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Old 11-13-2012, 08:30 PM   #1 (permalink)
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Prepping

Tonight is the premiere of the second season of the National Geographic Channel's "Doomsday Preppers" It comes on right before SOA

I caught a couple of the shows when channel surfing a while back. There are a bunch of wacky folks out there stockpiling food, weapons, and first-aid kits, in case of anything from a Flu pandemic to Nuclear War, to the Zombie Apocalypse. I got a chuckle out of a few episodes of the show, watching folks run around their backyards in chemical suits and Geiger-counters. I found it somewhat absurd, but entertaining at the same time.

Then Hurricane Sandy hit the Eastern Seaboard and we all watched the people there as they struggled over the last few weeks trying to return to normal. Fist-fights at the gas stations, power-line workers being attacked in frustration & rage, long lines at the gas stations just to get a few gallons of gas. No heat, no power, people living at shelters, and many other frustrations faced by them. That got me thinking. What would I do if something interrupted MY food & fuel supplies for days, weeks, or even months? With our grocery stores operating on a just-in-time inventory system, the shelves would be bare in just a few short days of such an event. Gasoline would also be impossible to get.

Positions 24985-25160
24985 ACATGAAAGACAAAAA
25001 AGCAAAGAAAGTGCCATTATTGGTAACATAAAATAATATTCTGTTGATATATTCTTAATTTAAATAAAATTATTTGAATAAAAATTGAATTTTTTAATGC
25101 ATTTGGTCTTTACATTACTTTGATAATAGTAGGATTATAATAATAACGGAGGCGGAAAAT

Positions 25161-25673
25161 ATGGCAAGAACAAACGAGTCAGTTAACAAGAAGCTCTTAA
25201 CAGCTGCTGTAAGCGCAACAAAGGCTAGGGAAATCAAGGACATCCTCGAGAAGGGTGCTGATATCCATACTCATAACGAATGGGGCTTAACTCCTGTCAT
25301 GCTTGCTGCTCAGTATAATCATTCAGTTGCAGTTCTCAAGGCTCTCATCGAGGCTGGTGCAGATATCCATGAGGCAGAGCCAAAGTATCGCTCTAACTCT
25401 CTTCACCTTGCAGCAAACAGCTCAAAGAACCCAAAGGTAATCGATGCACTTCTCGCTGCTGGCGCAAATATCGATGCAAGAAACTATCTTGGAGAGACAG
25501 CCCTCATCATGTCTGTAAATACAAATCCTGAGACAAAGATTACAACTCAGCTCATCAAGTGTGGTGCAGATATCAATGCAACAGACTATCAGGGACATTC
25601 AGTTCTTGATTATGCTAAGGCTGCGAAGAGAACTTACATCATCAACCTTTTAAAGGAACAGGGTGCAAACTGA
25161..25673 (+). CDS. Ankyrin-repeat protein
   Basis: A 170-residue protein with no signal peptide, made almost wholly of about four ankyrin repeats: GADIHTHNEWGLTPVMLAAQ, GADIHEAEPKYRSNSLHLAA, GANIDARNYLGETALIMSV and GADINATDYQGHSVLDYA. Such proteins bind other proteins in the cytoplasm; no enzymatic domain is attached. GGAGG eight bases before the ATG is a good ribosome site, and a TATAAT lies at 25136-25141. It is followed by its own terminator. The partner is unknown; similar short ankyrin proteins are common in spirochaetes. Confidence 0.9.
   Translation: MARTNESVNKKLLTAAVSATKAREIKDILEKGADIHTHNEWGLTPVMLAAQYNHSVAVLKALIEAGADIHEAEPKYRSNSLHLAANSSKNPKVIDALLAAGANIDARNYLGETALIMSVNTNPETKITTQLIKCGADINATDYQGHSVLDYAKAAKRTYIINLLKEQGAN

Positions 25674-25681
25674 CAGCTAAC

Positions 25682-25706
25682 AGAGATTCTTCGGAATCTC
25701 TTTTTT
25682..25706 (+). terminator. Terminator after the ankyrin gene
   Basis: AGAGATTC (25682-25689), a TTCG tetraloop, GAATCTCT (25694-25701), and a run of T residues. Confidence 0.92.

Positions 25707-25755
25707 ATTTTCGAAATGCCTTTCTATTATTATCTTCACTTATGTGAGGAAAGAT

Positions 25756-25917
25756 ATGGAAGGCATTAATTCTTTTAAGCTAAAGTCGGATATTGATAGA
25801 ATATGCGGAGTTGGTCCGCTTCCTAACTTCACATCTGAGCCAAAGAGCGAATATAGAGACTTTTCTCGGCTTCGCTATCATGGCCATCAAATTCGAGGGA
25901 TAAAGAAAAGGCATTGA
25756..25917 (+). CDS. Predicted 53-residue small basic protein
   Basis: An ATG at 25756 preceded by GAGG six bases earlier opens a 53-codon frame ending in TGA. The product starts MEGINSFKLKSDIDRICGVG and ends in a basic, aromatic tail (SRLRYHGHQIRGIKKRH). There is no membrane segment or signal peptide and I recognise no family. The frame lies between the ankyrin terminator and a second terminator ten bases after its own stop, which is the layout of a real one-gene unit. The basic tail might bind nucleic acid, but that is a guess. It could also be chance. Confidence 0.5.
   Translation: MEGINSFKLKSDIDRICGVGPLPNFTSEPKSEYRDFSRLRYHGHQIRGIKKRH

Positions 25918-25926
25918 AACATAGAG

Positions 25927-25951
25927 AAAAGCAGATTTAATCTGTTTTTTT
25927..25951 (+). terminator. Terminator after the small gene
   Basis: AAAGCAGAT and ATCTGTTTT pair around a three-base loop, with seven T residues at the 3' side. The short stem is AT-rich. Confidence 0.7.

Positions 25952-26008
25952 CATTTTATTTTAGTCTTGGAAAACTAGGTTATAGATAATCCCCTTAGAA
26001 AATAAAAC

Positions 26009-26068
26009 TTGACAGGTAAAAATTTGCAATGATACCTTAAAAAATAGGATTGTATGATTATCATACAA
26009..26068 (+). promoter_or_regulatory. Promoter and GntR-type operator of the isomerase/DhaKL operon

How would I get by? Right now, I would be in the same boat as most folks. Not prepared at all. We only have the normal amount of food in the fridge & pantry. And no plan. Realistically, the worst I think would happen in North Georgia is ice storms. 2 Winters ago, we had a monster ice storm that made our roads almost impossible to navigate unless you had 4 wheel drive. My entire team at work all worked from home. In my subdivision, we had a whole string of cars that could not make it up the hill to get home, so they got left at the entrance until the city finally came by with a sand-truck on the third or fourth day.

So it just so happens that in the same strip-mall as my local Cycle Gear, a store called Tru-Prep has just opened up. I stopped by there the other day and bought a couple freeze-dried meals to see how edible they are, and I must say, I was pleasantly surprised. The meals are sold individually, or you can buy a 5 gallon pail (29 servings)full of them. So I think for now, my prepping will consist of a bucket or two of freeze-dried meals and I will call it a day.

Anyone out there doing any prepping? Anyone have the guts to admit it here?
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Old 11-13-2012, 08:38 PM   #2 (permalink)
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Quote:
Originally Posted by BrewDudeBob View Post
Tonight is the premiere of the second season of the National Geographic Channel's "Doomsday Preppers" It comes on right before SOA

I caught a couple of the shows when channel surfing a while back. There are a bunch of wacky folks out there stockpiling food, weapons, and first-aid kits, in case of anything from a Flu pandemic to Nuclear War, to the Zombie Apocalypse. I got a chuckle out of a few episodes of the show, watching folks run around their backyards in chemical suits and Geiger-counters. I found it somewhat absurd, but entertaining at the same time.